Packaging Experiences - Part I: The Assessment

Jim Stringer
 


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Branding alone isn’t enough these days, people want experiences, they want magic moments and memories to enrich their lives with. To create these experiential moments requires you to identify and appreciate what creates the magic for your consumer and enhance it at every ’touchpoint. ’

So how do we go about the daunting task of packaging experiences? Job number one is taking an honest unbiased look at your brand offering to define the experience opportunity that makes the most sense. You will need to assess your brand and how it fares in each of the five core brand components (your brand should have at least one of these components):

  • Transformation
  • Optimism
  • Individuality
  • Involvement
  • Adventure

Transformation
Transformation occurs when a brand takes you from one state of mind to another. The health and beauty category is all about selling transformation (use our cream and you will look years younger). Transformation brings a very positive, personal and emotional feeling to a consumer. This in turn equates the brands value.

Optimism
This component of an experiential brand conveys the feeling of pure happiness with a brand. They give the consumer a reason to smile and expect the best from it. Optimism can be achieved by the point of view a brand may have. For instance, every time you purchase brand X, money is donated to a charity. Maybe brand X uses no chemicals and therefore makes you feel good about using it. Optimism is the hope that is instilled in the consumer by a brand.

Individuality
Individuality makes the brand a unique, one-on-one connection with the consumer. One way brands achieve individuality is through consumer customization (selecting a color or custom build). Another can be the way the individual feels about the brand (one person feels safe while another feels elite). The point is that each person takes away something unique from the brand offering.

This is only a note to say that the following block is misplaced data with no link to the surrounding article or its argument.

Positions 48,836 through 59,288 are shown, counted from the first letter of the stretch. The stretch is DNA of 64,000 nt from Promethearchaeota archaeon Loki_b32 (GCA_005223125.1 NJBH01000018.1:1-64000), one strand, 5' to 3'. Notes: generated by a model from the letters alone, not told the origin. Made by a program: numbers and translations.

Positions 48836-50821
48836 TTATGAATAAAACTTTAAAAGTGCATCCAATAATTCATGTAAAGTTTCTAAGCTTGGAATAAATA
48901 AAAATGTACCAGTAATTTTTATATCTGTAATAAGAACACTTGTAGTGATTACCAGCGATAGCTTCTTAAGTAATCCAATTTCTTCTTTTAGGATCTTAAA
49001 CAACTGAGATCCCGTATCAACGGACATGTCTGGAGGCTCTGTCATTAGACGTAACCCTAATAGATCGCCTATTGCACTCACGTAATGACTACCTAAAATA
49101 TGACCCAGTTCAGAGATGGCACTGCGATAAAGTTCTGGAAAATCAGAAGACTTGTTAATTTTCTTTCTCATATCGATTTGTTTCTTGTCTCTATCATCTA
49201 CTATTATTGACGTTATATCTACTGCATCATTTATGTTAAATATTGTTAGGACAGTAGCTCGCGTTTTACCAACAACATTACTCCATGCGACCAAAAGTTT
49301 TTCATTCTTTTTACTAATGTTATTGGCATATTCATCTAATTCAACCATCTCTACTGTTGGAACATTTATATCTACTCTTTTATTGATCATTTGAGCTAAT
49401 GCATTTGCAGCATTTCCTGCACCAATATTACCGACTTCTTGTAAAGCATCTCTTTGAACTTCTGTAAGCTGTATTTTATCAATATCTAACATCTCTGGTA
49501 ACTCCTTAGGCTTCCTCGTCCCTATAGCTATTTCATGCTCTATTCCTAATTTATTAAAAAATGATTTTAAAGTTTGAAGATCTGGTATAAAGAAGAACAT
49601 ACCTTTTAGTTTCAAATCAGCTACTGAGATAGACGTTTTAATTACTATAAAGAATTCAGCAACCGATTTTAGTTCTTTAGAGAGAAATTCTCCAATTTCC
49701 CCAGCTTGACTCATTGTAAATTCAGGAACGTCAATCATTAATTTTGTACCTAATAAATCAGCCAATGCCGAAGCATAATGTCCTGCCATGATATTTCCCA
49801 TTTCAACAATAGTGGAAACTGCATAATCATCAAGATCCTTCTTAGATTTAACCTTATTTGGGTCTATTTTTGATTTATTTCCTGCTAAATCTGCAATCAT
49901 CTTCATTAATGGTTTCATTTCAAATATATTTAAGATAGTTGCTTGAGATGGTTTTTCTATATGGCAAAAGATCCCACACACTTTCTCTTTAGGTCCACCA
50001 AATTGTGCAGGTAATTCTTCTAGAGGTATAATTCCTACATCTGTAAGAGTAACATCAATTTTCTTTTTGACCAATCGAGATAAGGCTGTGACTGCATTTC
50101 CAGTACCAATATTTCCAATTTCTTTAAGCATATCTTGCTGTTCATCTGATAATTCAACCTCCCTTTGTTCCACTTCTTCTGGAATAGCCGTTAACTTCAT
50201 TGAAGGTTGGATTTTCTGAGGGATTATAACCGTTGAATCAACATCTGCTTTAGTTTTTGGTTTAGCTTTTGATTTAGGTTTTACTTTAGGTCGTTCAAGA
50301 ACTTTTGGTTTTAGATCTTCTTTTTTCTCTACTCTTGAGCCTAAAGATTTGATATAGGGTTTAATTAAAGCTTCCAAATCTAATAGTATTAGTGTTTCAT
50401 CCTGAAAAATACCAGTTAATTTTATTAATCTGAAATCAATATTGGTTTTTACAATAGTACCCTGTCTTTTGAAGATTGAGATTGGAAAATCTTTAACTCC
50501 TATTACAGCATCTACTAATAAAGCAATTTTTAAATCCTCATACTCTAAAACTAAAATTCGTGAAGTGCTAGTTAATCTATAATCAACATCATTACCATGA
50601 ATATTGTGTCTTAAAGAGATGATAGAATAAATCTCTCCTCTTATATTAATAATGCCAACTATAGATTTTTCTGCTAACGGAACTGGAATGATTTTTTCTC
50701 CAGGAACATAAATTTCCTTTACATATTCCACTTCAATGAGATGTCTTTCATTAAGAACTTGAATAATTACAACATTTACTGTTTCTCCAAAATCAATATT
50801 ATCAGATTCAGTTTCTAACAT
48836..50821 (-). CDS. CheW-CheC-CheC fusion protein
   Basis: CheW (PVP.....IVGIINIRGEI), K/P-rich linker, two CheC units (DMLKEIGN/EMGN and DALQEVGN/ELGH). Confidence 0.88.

Involvement
Brands that invite consumers to indulge in a sense of influencing and shaping the brand experience are at the heart of involvement. Involvement is a more recent trend in experiential packaging. One brand that became very successful by concentrating on the involvement component is Jones Soda. By allowing the consumer to create the labels for the sodas, the consumer became involved in building the brand, similar to the way consumers were allowed to vote on the next new color of M&Ms.

Adventure
Lastly, adventure represents the component of brands that convey ideas of excitement and exploration. Adventure can be the Hummer vehicle promising you adventure off-road (which is how often?). From a more true experience standpoint, you would be better advised to take a cue from Edoc Laundry. Edoc has developed a line of shirts with hidden codes that eventually lead the consumer to a murder mystery online. Adventure in a brand is especially useful for creating a buzz and viral marketing.

These five components provide the creative inspiration for developing brand messaging and communication. Once they are thoroughly uncovered and understood, consider the following:

  • Which experiential components fit with my brand?
  • How well are these currently communicated?
  • What are some innovative ways to utilize design as a tool to create and extend the experience?

It is one thing to know what your brand components are, it is another to communicate them to others and live up to their promise. In part two of Packaging Experiences, we will discuss the importance of experiential packaging and the application of a brand across all of its touchpoints. Until then take a good honest look at your brand through the eyes of others, you may be surprised at what you find.

Jim Stringer is the Creative Director for XO Create! which provides expertise in packaging experiences. XO Create! assists organizations with branding, positioning and moving product through compelling packaging solutions. To contact Jim call 678.319.4242

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